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Embroidered Textiles [Hardcover]

Sheila Paine

List Price: CDN$ 63.00
Price: CDN$ 39.69 & FREE Shipping. Details
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Book Description

May 27 2008
The only worldwide survey of embroidered textiles: a remarkable visual panorama

Embroidery has been practiced for thousands of years, and the variety is astonishing: gold-embroidered Chinese court insignia, landscape-worked Japanese kimonos, Sumatran sarongs, Indian saris, Afghan chain-stitched purses, Turkish napkin borders, Ghanaian patchwork banners, Egyptian head shawls, Moroccan cushion covers, Hungarian sheepskin jerkins, Slovakian bed curtains, German folk dress, Dutch bonnets, Breton coifs, Sicilian ecclesiastical cloths, Spanish sleeves, North American Indian quillwork pouches, Mexican blouses, Panamanian molas, Peruvian Nasca textiles, and more.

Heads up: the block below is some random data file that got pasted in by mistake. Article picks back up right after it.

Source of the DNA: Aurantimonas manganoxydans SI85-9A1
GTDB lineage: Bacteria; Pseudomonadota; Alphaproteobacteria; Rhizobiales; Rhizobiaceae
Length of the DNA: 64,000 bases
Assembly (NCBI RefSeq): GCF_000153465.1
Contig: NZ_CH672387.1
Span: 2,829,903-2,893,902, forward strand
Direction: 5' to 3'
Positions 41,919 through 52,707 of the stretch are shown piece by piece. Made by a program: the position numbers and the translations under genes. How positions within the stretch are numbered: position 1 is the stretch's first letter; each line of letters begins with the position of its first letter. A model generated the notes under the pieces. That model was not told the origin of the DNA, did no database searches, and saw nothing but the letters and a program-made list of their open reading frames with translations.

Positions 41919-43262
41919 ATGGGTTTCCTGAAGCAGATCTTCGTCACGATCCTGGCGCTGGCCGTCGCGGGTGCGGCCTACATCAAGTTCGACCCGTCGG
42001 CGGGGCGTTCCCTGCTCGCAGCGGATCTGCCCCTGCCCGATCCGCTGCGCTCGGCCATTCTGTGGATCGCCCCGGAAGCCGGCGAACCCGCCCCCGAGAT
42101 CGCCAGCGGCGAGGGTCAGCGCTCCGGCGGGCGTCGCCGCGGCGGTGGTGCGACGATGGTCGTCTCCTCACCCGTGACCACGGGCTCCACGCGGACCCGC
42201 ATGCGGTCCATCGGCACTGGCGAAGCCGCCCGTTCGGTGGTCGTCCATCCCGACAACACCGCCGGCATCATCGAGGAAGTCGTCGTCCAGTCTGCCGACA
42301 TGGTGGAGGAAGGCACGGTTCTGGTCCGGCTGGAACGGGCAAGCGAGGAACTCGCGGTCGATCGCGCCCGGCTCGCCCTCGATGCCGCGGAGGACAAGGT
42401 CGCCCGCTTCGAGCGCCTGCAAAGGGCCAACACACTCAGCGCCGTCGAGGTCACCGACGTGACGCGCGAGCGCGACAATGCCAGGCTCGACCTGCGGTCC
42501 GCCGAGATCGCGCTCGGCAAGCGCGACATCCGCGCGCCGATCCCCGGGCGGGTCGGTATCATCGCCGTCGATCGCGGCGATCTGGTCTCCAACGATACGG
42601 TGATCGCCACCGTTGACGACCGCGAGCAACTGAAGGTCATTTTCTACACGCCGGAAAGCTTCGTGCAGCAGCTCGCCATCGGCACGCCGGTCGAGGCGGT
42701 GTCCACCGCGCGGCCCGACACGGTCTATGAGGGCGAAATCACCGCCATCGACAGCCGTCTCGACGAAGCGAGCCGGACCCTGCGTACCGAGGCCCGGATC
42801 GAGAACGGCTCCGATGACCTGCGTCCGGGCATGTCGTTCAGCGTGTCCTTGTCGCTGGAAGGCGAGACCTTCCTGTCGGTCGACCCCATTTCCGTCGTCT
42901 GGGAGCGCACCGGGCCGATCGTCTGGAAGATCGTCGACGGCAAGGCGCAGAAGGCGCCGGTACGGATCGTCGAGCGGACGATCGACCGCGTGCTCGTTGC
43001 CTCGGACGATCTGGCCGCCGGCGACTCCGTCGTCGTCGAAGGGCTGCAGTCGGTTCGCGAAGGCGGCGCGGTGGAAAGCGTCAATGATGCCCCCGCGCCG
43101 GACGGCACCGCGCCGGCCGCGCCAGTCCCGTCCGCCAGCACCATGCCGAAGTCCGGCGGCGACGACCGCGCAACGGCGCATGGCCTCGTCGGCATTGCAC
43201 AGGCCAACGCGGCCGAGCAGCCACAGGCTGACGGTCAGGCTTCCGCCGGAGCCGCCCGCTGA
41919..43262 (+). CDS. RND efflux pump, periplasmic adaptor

The book is organized into four main sections, covering every aspect of embroidered textiles:

Guide to Identification: the key fabrics, materials, stitches, motifs, and styles;
The Decorative Power of Cult: recurrent mythological symbols, including Great Goddess figures, Trees of Life, and symbols of the Hunt;
Religion and Its Patterns: the main symbols of all the major religious and spiritual systems;
The Magic of Embroidery: protective and strengthening devices rooted in ancient beliefs and superstitions.

There are over 350 illustrations, including specially taken color photographs, maps, line drawings, and a dictionary of stitches. Complete with a glossary, a guide to textile collections around the world, and advice on collecting and conserving textiles, this comprehensive survey, now in an enhanced format and completely revised, will be invaluable to anyone interested in fashion, textiles, crafts, and design.

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Product Details

  • Hardcover: 240 pages
  • Publisher: Thames and Hudson (May 27 2008)
  • Language: English
  • ISBN-10: 0500513945
  • ISBN-13: 978-0500513941
  • Product Dimensions: 28.6 x 24.5 x 2.9 cm
  • Shipping Weight: 1.7 Kg
  • Amazon Bestsellers Rank: #1,027,789 in Books (See Top 100 in Books)